ESP8266 Lora Gateway for STM32 and DHT11 Sensor, IoT Gateway

(Last Updated On: November 21, 2021)

ESP8266 Lora Gateway, Description:

ESP8266 Lora Gateway

ESP8266 Lora Gateway for STM32 and DHT11 Sensor, IoT Gateway- Before, I am going to explain how to make your own ESP8266 Lora Gateway; first, I am going to talk about my previous tutorial, because today’s tutorial is entirely based on my previous tutorial. So, in my previous tutorial I explained how to interface the Lora SX1278 with the STM32 and Arduino Nano.

ESP8266 Lora Gateway

On the Transmitter side I used the Lora SX1278 with the STM32 and on the receiver side I used the same Lora SX1278 with the Arduino. So, it really doesn’t matter which controller board you use on the receiver side. To explain this, today, I will replace the Arduino Nano with the Nodemcu ESP8266 WiFi module to convert it into ESP8266 Lora Gateway. Anyways, in this tutorial, I was simply sending the temperature and humidity values from the transmitter side (which is based on the STM32, Lora SX1278, DHT11, and I2C supported Oled display module) to the receiver side (which is based on the Arduino Nano and Lora SX1278 module).

ESP8266 Lora Gateway

To separate the Temperature and Humidity values I used comma as the delimiter, and today you will practically see how we split the two values on the receiver side and then how these values are sent to the IoT Platform.


Today, we are going to make an IoT gateway for this STM32 based Temperature and Humidity project. We will go with the same project, the transmitter side will remain exactly the same, we are not going to change anything on the Transmitter side. But on the Receiver side we will replace the Arduino Nano with the Nodemcu ESP8266 WiFi Module with the help of which we will send the temperature and humidity values to the Blynk IoT platform and this way we can monitor the temperature and humidity values from anywhere in the world. So, before I am going to explain the interfacing and programming, first, let’s watch the ESP8266 Lora Gateway in action.

ESP8266 Lora Gateway

You can clearly see the transmitter side (LoRa Node) is exactly the same. The DHT11 Sensor, Lora SX1278, and the same Oled display modules are still connected with the STM32 microcontroller board. You can directly read the temperature and humidity values on the Oled display module when you are near to the Transmitter side or the LoRa Node. But if the same LoRa Node is installed at a different location where you have no access to the internet or you have multiple LoRa Nodes then, first you will need to transmit the sensors data to the LoRa Gateway and then from there you can send the sensors values to the IoT Platform which in my case is the Blynk application. For now, you can only see the values on the Oled display module.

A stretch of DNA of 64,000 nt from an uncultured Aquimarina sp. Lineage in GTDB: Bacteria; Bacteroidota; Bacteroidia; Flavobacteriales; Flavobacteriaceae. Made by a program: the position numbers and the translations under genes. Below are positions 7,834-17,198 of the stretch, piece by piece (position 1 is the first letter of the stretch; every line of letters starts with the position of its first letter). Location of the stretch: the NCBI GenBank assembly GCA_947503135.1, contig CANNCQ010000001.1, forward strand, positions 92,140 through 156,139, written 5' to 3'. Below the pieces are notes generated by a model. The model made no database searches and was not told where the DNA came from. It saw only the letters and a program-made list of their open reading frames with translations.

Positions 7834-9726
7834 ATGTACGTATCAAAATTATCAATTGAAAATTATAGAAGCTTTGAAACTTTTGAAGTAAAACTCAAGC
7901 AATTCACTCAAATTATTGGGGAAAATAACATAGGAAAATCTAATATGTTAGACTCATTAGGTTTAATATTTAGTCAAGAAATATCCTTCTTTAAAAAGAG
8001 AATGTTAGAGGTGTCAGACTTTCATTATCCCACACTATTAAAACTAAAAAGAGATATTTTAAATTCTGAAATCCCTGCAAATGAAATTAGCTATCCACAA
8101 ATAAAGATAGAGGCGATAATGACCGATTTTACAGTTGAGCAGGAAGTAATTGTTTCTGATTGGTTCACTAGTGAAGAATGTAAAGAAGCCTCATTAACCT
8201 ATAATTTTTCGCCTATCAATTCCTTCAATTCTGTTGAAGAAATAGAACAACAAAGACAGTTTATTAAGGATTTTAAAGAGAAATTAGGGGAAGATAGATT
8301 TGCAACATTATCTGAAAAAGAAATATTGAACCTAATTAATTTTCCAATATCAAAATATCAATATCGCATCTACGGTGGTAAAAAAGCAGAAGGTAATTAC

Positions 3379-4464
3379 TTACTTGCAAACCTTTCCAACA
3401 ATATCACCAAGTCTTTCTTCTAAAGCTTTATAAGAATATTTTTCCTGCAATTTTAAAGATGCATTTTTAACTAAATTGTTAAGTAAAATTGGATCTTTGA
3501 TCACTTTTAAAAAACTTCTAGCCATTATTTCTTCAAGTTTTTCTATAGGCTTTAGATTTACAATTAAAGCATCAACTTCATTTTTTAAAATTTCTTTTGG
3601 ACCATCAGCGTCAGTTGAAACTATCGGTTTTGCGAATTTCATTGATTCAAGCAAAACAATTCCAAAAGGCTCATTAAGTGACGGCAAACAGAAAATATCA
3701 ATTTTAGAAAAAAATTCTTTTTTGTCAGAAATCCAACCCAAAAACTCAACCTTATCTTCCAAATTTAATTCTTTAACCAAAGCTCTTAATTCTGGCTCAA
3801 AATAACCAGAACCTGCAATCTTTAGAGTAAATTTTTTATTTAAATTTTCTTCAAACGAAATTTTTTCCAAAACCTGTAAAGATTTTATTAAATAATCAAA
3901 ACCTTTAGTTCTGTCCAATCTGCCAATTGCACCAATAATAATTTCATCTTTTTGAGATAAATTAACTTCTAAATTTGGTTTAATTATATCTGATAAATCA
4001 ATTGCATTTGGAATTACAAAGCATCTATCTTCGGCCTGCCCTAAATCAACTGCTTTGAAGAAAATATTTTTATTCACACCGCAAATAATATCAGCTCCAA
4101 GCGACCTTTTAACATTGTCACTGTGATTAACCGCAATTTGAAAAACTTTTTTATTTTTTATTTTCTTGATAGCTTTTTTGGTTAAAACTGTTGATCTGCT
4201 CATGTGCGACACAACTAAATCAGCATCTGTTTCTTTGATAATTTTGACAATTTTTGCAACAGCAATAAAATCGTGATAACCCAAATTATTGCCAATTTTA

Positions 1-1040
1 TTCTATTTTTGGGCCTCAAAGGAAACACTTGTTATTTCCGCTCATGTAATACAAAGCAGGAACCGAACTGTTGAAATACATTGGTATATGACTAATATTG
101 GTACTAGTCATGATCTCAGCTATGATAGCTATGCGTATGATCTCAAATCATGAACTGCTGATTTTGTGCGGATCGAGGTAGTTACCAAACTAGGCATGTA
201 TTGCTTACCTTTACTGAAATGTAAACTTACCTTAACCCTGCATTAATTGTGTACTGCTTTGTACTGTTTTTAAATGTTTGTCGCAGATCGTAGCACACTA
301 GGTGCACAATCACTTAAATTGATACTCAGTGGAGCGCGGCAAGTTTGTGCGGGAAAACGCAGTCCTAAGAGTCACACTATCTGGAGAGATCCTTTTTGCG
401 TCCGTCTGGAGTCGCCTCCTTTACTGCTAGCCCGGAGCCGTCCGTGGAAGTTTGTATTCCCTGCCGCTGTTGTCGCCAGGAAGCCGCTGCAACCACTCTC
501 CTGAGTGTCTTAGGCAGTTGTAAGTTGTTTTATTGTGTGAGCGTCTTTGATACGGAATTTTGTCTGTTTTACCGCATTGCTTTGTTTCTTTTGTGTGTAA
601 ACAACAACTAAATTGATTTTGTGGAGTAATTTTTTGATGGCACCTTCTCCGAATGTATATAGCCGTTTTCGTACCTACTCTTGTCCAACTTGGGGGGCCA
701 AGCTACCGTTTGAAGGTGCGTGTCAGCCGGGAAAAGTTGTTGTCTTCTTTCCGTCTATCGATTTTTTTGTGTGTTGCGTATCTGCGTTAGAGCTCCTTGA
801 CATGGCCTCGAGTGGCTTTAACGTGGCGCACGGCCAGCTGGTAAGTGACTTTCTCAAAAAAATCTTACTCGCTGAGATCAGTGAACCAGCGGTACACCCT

Let’s go ahead and turn ON the ESP8266 Lora Gateway, you will get the notification as soon as the Nodemcu ESP8266 is connected with the WiFi, then you can simply click the play button on the App and you are good to go.

ESP8266 Lora Gateway

The same values which you can see on the Oled display module are also displayed on the Gauges. So, how it’s doing this? The STM32 sends a message consisting of the comma separated Temperature and Humidity values to the ESP8266 Lora Gateway. The Gateway splits the message using comma as the delimiter and store the sensors values in variables and then finally the values are sent to the Blynk IoT Platform. Now with this setup I can monitor the Temperature and Humidity values from anywhere in the world. You can connect multiple Lora Nodes with the Lora Gateway which I have already explained in my previous tutorial. Anyways, my ESP8266 Lora Gateway is working perfectly; you can go ahead and replace the DHT11 sensor with other sensors as per your requirement. Now, you have got an idea of what you are going to learn after reading this article. Without any further delay, let’s get started!!!

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Amazon Links:

LoRa SX1278 Module

STM32F103C

Nodemcu ESP8266 WiFi Module:

DHT11 Temperature and Humidity Sensor

Arduino Nano

Arduino Uno

SSD1306 128×64 Oled i2c display Module

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Super Starter kit for Beginners

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Digital Multimeter

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PCB small portable drill machines

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Lora SX1278 Interfacing with STM32:

ESP8266 Lora Gateway

This is the transmitter side circuit diagram which explains how the Lora SX1278, DHT11, and Oled display modules are interfaced with the STM32 microcontroller board. A 10K ohm resistor is connected between the VDD and DATA pin of the DHT11 Temperature and Humidity Module.